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Home :: Archive :: 1996 :: November ::
Re: Politics; Shakespeare in French
Shakespeare Electronic Conference, SHK 7.0862.  Wednesday, 20 November 1996.

(1)     From:   W. L. Godshalk <
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        Date:   Tuesday, 19 Nov 1996 11:25:40 -0500
        Subj:   Re: SHK 7.0846  Re: Politics and Interpretation

(2)     From:   Jesus Cora <
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        Date:   Tuesday, 19 Nov 1996 18:23:49 UTC+0100
        Subj:   SHK 7.0850  Q: Shakespeare in French


(1)----------------------------------------------------------------------------
From:           W. L. Godshalk <
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 >
Date:           Tuesday, 19 Nov 1996 11:25:40 -0500
Subject: 7.0846  Re: Politics and Interpretation
Comment:        Re: SHK 7.0846  Re: Politics and Interpretation

Surajit A. Bose writes:

>When self-professed Marxists (are there any other kind?) discuss ideology, the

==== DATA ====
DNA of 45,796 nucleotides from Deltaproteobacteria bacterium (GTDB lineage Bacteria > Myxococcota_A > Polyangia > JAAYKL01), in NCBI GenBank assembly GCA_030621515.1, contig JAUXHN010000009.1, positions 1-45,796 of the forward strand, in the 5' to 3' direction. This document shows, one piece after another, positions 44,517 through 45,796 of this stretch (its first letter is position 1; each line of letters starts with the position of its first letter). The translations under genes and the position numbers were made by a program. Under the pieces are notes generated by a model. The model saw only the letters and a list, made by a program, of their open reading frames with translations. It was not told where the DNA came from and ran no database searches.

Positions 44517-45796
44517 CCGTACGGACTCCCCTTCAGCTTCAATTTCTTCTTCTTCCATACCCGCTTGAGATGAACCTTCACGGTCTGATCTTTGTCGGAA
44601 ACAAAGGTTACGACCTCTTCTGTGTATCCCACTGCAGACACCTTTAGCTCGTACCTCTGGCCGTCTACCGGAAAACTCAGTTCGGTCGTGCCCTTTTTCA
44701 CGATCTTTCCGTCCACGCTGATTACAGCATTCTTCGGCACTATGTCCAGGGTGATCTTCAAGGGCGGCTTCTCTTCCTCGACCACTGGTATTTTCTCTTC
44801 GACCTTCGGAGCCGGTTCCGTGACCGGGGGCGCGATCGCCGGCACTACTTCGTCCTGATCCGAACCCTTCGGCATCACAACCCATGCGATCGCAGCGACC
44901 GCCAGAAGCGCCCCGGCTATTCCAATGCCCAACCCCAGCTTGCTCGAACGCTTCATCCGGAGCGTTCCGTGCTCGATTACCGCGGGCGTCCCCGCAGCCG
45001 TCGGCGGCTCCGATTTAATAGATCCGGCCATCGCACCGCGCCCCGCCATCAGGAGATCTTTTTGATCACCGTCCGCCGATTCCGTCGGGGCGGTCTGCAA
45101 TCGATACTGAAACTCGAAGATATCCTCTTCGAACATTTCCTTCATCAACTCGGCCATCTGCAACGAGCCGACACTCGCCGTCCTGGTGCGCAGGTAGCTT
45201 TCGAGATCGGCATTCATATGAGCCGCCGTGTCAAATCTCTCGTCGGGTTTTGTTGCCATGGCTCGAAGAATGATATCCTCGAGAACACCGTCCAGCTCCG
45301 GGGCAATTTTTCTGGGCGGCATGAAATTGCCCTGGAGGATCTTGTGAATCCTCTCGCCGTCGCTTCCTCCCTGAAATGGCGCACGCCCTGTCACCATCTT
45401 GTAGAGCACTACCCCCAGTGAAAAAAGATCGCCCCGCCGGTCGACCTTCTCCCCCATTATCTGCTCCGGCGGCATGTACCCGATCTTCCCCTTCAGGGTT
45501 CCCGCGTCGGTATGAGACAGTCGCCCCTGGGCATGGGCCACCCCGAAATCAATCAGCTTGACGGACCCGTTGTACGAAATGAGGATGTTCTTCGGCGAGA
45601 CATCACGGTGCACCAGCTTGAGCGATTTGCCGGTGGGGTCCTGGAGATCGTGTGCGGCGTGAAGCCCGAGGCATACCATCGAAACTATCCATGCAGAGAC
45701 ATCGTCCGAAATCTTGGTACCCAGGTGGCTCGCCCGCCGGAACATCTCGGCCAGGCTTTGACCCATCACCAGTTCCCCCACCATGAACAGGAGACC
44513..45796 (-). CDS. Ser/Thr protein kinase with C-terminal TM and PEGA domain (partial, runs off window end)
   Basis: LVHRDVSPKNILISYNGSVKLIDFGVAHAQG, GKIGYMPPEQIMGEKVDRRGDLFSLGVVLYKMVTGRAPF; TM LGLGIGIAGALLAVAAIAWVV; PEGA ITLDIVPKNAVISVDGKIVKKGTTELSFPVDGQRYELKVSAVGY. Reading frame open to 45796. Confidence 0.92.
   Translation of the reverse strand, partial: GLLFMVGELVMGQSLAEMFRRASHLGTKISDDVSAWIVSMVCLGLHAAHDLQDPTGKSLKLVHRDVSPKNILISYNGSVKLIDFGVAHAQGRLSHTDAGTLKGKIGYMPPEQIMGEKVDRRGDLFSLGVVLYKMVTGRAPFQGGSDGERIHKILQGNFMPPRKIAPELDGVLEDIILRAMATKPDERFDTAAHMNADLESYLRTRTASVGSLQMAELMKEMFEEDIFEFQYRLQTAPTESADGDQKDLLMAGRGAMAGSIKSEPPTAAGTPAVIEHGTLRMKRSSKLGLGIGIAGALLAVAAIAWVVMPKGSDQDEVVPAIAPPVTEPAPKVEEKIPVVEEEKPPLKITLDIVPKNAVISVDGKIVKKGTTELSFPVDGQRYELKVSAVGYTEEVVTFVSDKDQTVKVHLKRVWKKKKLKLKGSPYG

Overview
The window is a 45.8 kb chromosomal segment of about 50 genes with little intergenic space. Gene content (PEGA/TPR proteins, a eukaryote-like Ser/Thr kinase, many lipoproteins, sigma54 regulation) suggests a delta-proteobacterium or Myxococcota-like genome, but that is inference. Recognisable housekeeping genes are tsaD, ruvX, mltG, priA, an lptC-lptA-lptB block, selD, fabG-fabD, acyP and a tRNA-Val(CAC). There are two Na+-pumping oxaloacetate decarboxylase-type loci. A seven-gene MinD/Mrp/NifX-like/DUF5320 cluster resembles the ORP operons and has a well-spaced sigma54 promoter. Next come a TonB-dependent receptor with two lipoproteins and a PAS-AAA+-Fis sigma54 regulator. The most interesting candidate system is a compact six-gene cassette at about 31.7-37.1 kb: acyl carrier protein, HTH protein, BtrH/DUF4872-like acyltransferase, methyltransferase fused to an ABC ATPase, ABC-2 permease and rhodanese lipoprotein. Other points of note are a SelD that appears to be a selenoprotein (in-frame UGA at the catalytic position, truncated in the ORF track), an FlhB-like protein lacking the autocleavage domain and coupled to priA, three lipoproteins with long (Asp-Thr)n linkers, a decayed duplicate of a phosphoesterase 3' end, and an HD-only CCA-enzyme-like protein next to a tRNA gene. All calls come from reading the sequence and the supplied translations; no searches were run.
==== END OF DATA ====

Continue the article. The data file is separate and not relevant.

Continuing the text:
>definition they're usually invoking is Althusser's: see "Ideology and
>Ideological State Apparatii" in *"Lenin and Philosophy" and Other Essays.*
>Surely Bill Godshalk knows this. . . .

I've read Althusser's chapter on ideology and ISAs, but it seems to me that
there's a vagueness in the way "ideology" is now used--not that Althusser
himself is very clear. For example, in this chapter, Althusser gives no account
of change.  Given his description of ideology, one would think, in fact, that
ideology was extremely stable.  I need hardly point out that other Marxist
writers note the instability of ideological hegemony.  I suppose the USSR is a
good example.

If you don't like the prevailing "ideology" (however you define
"ideology"--e.g., "cosmic muffin" or "hairy thunderer"), just wait.

Yours, Bill Godshalk

(2)----------------------------------------------------------------------------
From:           Jesus Cora <
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Date:           Tuesday, 19 Nov 1996 18:23:49 UTC+0100
Subject: Q: Shakespeare in French
Comment:        SHK 7.0850  Q: Shakespeare in French

Dear Bianca Walther,

I may be mistaken, but, if I remember correctly, the first French author to
discuss and translate Shakespeare was Voltaire. Shakespeare was known in Spain
through the first French translations which encouraged Moratin to translate
them (Voltaire's translations) into Spanish.

All the best.
 

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